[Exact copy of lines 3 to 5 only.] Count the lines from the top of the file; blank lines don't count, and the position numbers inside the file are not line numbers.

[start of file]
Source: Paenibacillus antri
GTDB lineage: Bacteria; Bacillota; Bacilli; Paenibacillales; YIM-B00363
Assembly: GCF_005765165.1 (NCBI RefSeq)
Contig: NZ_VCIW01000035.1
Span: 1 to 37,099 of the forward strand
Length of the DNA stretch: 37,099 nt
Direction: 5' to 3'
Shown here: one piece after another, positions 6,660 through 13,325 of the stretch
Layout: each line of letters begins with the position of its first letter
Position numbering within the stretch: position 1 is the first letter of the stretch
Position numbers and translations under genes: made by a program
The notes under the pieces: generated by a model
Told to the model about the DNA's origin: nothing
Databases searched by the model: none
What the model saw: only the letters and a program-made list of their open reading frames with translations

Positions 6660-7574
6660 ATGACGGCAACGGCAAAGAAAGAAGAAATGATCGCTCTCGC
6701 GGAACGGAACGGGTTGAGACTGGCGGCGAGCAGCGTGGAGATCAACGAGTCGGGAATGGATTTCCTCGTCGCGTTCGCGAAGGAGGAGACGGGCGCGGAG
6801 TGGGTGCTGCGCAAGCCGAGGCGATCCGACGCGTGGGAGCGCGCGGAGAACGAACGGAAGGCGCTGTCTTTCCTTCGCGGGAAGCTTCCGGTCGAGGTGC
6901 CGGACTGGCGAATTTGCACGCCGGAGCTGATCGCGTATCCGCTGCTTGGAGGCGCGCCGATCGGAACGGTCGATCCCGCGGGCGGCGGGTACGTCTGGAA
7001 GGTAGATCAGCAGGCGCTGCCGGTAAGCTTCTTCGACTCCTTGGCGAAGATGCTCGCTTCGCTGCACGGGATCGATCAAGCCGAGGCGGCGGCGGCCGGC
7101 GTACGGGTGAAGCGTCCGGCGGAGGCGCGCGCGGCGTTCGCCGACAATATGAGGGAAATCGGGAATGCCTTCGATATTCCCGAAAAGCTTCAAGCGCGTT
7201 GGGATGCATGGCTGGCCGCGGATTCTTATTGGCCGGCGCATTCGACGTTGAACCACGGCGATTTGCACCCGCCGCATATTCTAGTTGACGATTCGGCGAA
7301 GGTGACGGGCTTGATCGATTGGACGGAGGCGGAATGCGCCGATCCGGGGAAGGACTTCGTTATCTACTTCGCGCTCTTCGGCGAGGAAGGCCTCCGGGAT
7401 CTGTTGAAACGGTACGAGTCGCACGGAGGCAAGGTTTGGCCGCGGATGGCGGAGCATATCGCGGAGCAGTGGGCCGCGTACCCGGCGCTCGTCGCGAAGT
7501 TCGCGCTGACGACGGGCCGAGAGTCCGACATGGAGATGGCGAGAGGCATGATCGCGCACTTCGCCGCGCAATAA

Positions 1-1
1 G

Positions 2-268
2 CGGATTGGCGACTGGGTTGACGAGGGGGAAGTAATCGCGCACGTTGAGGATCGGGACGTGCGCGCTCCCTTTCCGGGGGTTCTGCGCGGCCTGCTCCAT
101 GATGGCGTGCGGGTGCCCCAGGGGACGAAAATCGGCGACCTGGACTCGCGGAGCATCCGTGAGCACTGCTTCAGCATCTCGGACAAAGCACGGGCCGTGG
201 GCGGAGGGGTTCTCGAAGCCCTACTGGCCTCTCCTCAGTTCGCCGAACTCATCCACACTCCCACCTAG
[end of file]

Assembly: GCF_005765165.1 (NCBI RefSeq)
Contig: NZ_VCIW01000035.1
Span: 1 to 37,099 of the forward strand